The World Health Organization (WHO) 2015 report on sugar pared these reasons down to simply sugar’s contribution to excess body weight and dental cavities—primarily because of the strength of the data available in these areas.
Yet neither of these comprehensive examinations of the literature found a strong connection between dietary sugar intake and diabetes.
However, a 2013 epidemiological study found that increased sugar content in the food supply was related to a rise in type 2 diabetes. But this association appeared to be due entirely to the relationship between sugar and body weight.
By contrast, a 2003 study conducted as part of the Women’s Health Study—a long-term study of almost 40,000 women assessing the benefits and risks of low-dose aspirin and vitamin E in the prevention of heart disease and cancer—found that sugar consumption was not related to the development of insulin resistance or type 2 diabetes. In fact, the women in the study who consumed more sugar tended to be thinner and exercise more.
Exercise, particularly endurance aerobic exercise, is a key factor in affecting an individual’s so-called sugar tolerance. Simple carbohydrates, when consumed at a rate that exceeds the rate at which we use them, seem to be the root of the adverse metabolic consequences we attribute to high sugar intake. But exercise stimulates the uptake (and oxidation) of blood sugar and fatty acids into muscle, which helps regulate energy balance and minimizes the difficulty posed by blood sugar spikes.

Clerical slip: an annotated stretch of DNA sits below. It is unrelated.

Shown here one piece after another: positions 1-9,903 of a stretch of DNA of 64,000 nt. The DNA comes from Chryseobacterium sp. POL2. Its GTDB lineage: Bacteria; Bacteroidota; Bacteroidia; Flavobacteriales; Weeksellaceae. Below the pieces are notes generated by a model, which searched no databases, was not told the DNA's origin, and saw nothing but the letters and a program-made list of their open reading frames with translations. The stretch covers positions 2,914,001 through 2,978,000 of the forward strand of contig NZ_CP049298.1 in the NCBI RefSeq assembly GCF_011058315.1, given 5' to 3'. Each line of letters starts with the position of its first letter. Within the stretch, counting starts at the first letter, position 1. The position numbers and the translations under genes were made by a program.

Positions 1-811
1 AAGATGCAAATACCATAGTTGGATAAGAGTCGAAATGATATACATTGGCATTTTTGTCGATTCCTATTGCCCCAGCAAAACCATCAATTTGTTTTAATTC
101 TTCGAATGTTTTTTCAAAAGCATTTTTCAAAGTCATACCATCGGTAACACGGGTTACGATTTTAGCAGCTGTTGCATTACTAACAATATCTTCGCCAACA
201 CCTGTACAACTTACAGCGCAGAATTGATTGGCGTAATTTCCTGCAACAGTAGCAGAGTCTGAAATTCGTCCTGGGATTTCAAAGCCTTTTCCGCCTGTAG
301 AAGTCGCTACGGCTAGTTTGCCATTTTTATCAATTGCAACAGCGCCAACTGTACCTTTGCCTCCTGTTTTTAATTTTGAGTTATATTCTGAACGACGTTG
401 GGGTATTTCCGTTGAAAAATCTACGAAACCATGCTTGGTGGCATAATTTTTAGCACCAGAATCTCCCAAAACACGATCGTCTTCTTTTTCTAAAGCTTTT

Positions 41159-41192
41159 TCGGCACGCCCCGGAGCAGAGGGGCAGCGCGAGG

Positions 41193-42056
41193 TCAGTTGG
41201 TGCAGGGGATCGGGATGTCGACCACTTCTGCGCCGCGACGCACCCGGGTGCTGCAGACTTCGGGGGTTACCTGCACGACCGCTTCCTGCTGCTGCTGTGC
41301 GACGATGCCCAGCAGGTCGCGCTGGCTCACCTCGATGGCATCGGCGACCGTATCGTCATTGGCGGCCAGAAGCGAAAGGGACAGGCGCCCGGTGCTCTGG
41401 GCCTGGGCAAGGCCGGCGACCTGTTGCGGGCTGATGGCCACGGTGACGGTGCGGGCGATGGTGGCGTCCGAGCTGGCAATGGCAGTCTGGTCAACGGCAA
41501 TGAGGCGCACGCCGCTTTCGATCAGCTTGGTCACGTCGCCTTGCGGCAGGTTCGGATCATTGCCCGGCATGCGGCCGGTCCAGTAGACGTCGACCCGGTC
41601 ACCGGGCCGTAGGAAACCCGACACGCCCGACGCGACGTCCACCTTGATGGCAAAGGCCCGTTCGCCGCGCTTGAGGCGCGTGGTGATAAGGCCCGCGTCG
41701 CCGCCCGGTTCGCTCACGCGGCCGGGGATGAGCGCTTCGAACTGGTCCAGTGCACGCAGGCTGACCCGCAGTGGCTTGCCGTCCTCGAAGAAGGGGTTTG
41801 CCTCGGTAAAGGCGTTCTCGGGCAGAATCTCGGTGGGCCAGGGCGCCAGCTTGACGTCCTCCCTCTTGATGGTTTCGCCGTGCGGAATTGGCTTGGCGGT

Ready for a Sugar-Free Diet?
It’s an interesting and challenging experiment to try to adhere to the dietary guideline recommendations on sugar intake. Many of us will find it even more difficult—perhaps even impossible—if we eat a diet that relies on processed foods and sauces.
And when we say “many of us,” we’re not exaggerating. In fact, according to a 2016 study, people in the United States now receive almost 60% of their calories and 90% of their added sugars from highly processed foods.
In light of this, is it any wonder Americans are experiencing a sugar crisis?
However, there is life after excess sugar, and people who succeed in replacing processed foods with whole foods often report that their sensitivity to sweetness becomes heightened—to the point that many processed foods actually begin to taste unpleasantly sweet.
So while it may be a difficult transition at the outset, with a little determination and perseverance, every individual can find their appropriate level of sugar intake, especially if they use their metabolism, activity level, and food preferences as a guide.